Life After Solipsism

My thoughts have been turned to the afterlife a lot lately. It’s not something I purposely mean to ruminate over. Rather, it’s something I find myself thinking about in my spare time. Now, I don’t believe in any version of life after death, and I am completely open to the fact that there may be no life after death, no matter how much I may personally want to believe that there is. Either outcome sits well for me. In the meantime, however, my mind has nothing better to do than to come up with some eccentric theories to questions such as “Is there an afterlife?” and “What is the nature of reality?”.

This article started from a simple question. A simple question of “what if?”
 
What if the afterlife isn’t as great a place as it’s made out to be? The most commonly held view of the afterlife is that once we die we will go to a better place. But what if we don’t go to a better place? What if the afterlife is pure misery? What if we were only partially sent here by our ‘higher selves’ in order to escape the hellishness of ‘reality’? 

This got my mind whirring. I was immediately reminded of this Matrix quote: 

Have you ever had a dream, Neo, that you were so sure was real? What if you were unable to wake from that dream? How would you know the difference between the dream world and the real world? 

Most people can attest to the fact that life feels like a dream. So, what if life is a dream? What if we take this concept and add it to the previous concept? What are we left with? 

We end up with the theory that life is but a dream. A dream that is but a fraction of reality. A dream that is a refuge from the harsh truth of reality. A place our minds are sent to to escape, to find solitude and peace. And every time we die we are reborn, awoken again into the real world. Awoken into hell. Reincarnation would be nothing more than falling back to sleep once more to escape into a sweet semi-conscious oblivion.  

I doubt suicide would continue to be a problem if we knew reality to be as harsh as this. 

This has to make one think about the absurd notion of Solipsism. Solipsism holds the view that one’s own mind is the only thing that is known and can be proven to be known. Therefore the Solipsist believes he is the only one in existence, and that reality is just an unconscious process of his imagination. For those who haven’t heard this philosophy before then it probably seems utterly ridiculous. And yet, the theory I proposed above would actually make Solipsism a viable possibility. Isn’t that just a weird thought?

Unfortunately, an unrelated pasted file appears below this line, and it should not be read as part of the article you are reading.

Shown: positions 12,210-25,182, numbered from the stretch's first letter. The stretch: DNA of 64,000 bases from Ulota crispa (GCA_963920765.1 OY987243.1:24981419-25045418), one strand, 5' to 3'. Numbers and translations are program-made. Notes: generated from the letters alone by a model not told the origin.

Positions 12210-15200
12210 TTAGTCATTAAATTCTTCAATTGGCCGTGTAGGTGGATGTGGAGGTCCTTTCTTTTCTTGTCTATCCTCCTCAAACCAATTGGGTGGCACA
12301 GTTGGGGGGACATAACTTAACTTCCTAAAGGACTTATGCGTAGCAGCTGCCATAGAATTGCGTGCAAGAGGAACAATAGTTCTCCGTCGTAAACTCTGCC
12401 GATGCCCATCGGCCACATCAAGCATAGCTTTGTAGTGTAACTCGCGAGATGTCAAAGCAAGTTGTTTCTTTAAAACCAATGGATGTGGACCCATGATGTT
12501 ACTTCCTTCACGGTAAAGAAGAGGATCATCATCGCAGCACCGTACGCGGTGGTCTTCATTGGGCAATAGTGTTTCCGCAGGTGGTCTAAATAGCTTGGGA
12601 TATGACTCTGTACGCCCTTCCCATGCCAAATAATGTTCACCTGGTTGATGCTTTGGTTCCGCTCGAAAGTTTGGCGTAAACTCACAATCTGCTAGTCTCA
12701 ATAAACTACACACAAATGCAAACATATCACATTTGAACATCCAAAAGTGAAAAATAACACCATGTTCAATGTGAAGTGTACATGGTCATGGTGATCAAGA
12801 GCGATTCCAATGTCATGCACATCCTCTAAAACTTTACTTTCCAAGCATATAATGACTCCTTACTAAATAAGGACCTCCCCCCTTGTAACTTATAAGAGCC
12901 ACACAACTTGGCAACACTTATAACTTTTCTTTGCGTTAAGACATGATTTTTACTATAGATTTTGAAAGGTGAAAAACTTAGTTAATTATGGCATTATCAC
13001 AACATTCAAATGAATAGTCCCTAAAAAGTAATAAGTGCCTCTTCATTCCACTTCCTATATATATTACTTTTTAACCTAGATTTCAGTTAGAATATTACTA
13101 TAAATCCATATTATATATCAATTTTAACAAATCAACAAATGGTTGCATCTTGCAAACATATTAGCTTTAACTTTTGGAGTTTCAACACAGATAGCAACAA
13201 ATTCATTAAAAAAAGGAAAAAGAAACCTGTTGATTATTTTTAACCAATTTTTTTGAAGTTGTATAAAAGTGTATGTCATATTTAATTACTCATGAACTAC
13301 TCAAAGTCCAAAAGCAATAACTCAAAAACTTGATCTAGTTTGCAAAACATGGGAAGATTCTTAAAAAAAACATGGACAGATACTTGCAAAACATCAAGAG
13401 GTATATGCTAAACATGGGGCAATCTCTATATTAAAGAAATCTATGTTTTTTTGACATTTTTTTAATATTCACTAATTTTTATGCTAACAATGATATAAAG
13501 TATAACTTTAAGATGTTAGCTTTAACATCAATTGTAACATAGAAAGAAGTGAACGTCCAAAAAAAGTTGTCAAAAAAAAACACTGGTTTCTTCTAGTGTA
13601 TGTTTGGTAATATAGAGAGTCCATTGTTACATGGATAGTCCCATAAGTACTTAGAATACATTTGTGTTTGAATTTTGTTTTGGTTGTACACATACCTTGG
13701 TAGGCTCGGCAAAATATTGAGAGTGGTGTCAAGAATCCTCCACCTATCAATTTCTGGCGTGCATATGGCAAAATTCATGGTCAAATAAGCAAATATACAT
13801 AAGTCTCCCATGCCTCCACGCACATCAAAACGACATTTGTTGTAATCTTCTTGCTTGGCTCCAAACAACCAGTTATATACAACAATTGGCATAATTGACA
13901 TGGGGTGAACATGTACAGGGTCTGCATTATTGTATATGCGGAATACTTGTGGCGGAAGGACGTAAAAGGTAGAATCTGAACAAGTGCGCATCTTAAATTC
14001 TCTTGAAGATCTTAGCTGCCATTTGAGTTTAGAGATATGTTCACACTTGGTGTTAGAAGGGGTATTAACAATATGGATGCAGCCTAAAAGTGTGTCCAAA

What would that make reality? What is ‘reality’? Is reality truly what you make it?

The Meaning of Life

So I was chatting to my best friend earlier, and this is part of a discussion we were having about religion, and the concept of God. Everything that’s written below is what I wrote. I basically had an epiphany and figured out the meaning of life.
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Christianity is completely based on fear. They spend all their time talking about love, whilst in the back of their minds they’re telling people that without God they’re going to hell. It’s hypocritical at its best. The Christian God also doesn’t correspond to the laws of physics. I was watching this video last night about how scientists have finally figured out how something can come from nothing. Because the universe has a cosmological constant of zero. It actually has zero energy. In other words, “We live in a universe dominated by nothing”. The universe, or the zero energy that underlies everything, always has existed and always will exist. And the universe exists as it is stuck between the possibility of nothing and the possibility of everything. It’s a confusing concept to understand, but whether or not you believe that there is an all pervading consciousness, science is beginning to understand “God”.. and that’s certainly not the God of the Christian bible.